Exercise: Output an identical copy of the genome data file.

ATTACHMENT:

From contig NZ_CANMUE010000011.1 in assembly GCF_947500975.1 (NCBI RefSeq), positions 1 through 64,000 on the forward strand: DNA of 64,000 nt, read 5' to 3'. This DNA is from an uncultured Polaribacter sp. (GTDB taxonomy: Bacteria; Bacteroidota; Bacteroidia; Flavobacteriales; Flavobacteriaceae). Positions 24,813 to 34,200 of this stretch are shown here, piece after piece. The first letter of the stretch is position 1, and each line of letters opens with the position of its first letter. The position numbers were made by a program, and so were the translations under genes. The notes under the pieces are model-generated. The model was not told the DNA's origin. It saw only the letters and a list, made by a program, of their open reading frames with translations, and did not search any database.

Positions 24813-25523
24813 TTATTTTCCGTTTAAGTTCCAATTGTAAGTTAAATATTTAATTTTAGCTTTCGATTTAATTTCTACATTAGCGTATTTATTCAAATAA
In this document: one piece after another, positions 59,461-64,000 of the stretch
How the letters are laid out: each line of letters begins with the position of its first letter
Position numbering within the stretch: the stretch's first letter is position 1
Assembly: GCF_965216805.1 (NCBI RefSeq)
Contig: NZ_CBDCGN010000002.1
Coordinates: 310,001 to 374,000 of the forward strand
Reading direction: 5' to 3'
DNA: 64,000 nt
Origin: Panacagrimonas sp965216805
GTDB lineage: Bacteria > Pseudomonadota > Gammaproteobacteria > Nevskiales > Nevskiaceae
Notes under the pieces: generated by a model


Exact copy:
From contig NZ_CANMUE010000011.1 in assembly GCF_947500975.1 (NCBI RefSeq), positions 1 through 64,000 on the forward strand: DNA of 64,000 nt, read 5' to 3'. This DNA is from an uncultured Polaribacter sp. (GTDB taxonomy: Bacteria; Bacteroidota; Bacteroidia; Flavobacteriales; Flavobacteriaceae). Positions 24,813 to 34,200 of this stretch are shown here, piece after piece. The first letter of the stretch is position 1, and each line of letters opens with the position of its first letter. The position numbers were made by a program, and so were the translations under genes. The notes under the pieces are model-generated. The model was not told the DNA's origin. It saw only the letters and a list, made by a program, of their open reading frames with translations, and did not search any database.

Positions 24813-25523
24813 TTATTTTCCGTTTAAGTTCCAATTGTAAGTTAAATATTTAATTTTAGCTTTCGATTTAATTTCTACATTAGCGTATTTATTCAAATAA
In this document: one piece after another, positions 59,461-64,000 of the stretch
How the letters are laid out: each line of letters begins with the position of its first letter
Position numbering within the stretch: the stretch's first letter is position 1
Assembly: GCF_965216805.1 (NCBI RefSeq)
Contig: NZ_CBDCGN010000002.1
Coordinates: 310,001 to 374,000 of the forward strand
Reading direction: 5' to 3'
DNA: 64,000 nt
Origin: Panacagrimonas sp965216805
GTDB lineage: Bacteria > Pseudomonadota > Gammaproteobacteria > Nevskiales > Nevskiaceae
Notes under the pieces: generated by a model